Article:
Conference Paper

Proximal Methods for Sparse Hierarchical Dictionary Learning.

Conference: Proceedings of the 27th International Conference on Machine Learning (ICML-10), June 21-24, 2010, Haifa, Israel
Source: DBLP

ABSTRACT We propose to combine two approaches for mod- eling data admitting sparse representations: on the one hand, dictionary learning has proven ef- fective for various signal processing tasks. On the other hand, recent work on structured spar- sity provides a natural framework for modeling dependencies between dictionary elements. We thus consider a tree-structured sparse regulariza- tion to learn dictionaries embedded in a hierar- chy. The involved proximal operator is com- putable exactly via a primal-dual method, allow- ing the use of accelerated gradient techniques. Experiments show that for natural image patches, learned dictionary elements organize themselves in such a hierarchical structure, leading to an im- proved performance for restoration tasks. When applied to text documents, our method learns hi- erarchies of topics, thus providing a competitive alternative to probabilistic topic models.

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    ABSTRACT: We study the problem of estimating high-dimensional regression models regularized by a structured sparsity-inducing penalty that encodes prior structural information on either the input or output variables. We consider two widely adopted types of penalties of this kind as motivating examples: (1) the general overlapping-group-lasso penalty, generalized from the group-lasso penalty; and (2) the graph-guided-fused-lasso penalty, generalized from the fused-lasso penalty. For both types of penalties, due to their nonseparability and nonsmoothness, developing an efficient optimization method remains a challenging problem. In this paper we propose a general optimization approach, the smoothing proximal gradient (SPG) method, which can solve structured sparse regression problems with any smooth convex loss under a wide spectrum of structured sparsity-inducing penalties. Our approach combines a smoothing technique with an effective proximal gradient method. It achieves a convergence rate significantly faster than the standard first-order methods, subgradient methods, and is much more scalable than the most widely used interior-point methods. The efficiency and scalability of our method are demonstrated on both simulation experiments and real genetic data sets.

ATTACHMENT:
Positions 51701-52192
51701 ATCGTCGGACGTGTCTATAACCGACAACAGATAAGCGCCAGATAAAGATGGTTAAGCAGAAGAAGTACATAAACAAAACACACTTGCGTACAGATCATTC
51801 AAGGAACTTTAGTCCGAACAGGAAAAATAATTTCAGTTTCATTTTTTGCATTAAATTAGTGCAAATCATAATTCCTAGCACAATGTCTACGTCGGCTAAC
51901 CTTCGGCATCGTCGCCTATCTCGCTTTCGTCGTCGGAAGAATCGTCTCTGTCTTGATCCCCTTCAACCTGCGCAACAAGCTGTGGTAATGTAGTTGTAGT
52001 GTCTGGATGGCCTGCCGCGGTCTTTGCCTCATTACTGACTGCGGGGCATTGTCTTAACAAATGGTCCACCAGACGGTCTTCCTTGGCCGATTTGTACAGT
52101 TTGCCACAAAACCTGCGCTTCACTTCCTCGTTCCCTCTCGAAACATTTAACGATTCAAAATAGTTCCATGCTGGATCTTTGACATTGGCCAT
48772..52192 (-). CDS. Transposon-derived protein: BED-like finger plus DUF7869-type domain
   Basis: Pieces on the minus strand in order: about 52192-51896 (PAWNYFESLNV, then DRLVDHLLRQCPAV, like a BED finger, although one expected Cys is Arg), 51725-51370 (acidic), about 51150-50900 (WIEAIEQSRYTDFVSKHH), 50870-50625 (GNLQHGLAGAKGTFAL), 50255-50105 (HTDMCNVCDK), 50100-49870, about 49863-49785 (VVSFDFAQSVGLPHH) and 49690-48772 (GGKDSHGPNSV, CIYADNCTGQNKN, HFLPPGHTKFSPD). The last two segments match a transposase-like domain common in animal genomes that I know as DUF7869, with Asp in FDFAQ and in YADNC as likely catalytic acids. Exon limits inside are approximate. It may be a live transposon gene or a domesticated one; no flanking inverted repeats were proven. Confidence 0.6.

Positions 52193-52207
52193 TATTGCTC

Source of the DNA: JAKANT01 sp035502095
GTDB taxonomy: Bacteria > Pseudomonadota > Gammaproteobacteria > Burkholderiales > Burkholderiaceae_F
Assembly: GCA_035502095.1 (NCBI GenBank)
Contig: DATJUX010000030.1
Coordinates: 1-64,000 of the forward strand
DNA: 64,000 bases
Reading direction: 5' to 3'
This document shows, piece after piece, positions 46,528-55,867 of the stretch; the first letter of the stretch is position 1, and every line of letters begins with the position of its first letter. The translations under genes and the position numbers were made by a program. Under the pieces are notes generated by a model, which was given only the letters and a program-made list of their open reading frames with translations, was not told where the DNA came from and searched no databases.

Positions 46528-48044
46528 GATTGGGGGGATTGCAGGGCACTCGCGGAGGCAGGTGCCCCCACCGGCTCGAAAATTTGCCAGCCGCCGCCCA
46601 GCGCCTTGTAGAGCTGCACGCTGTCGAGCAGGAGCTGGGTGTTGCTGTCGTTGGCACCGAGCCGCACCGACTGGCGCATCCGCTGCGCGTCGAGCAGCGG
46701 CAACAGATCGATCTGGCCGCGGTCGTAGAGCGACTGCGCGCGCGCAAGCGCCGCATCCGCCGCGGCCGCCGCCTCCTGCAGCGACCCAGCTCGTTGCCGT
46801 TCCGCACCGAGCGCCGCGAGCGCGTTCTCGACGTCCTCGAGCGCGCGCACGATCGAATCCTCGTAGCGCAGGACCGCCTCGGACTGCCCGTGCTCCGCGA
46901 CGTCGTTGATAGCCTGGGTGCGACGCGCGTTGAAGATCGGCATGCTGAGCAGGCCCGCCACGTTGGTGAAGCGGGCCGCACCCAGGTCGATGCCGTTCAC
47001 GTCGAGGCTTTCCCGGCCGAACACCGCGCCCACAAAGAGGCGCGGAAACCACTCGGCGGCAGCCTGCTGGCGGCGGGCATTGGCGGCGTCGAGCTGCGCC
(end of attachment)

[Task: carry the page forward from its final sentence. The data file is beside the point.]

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    ABSTRACT: Mapping images to a high-dimensional feature space, either by considering patches of images or other features, has lead to state-of-art results in signal processing tasks such as image denoising and imprinting, and in various machine learning and computer vision tasks on images. Understanding the geometry of the embedding of images into high-dimensional feature space is a challenging problem. Finding efficient representations and learning dictionaries for such embeddings is also problematic, often leading to expensive optimization algorithms. Many such algorithms scale poorly with the dimension of the feature space, for example with the size of patches of images if these are chosen as features. This is in contrast with the crucial needs of using a multi-scale approach in the analysis of images, as details at multiple scales are crucial in image understanding, as well as in many signal processing tasks. Here we exploit a recent dictionary learning algorithm based on Geometric Wavelets, and we extend it to perform multi-scale dictionary learning on image patches, with efficient algorithms for both the learning of the dictionary, and the computation of coefficients onto that dictionary. We also discuss how invariances in images may be introduced in the dictionary learning phase, by generalizing the construction of such dictionaries to non-Euclidean spaces.
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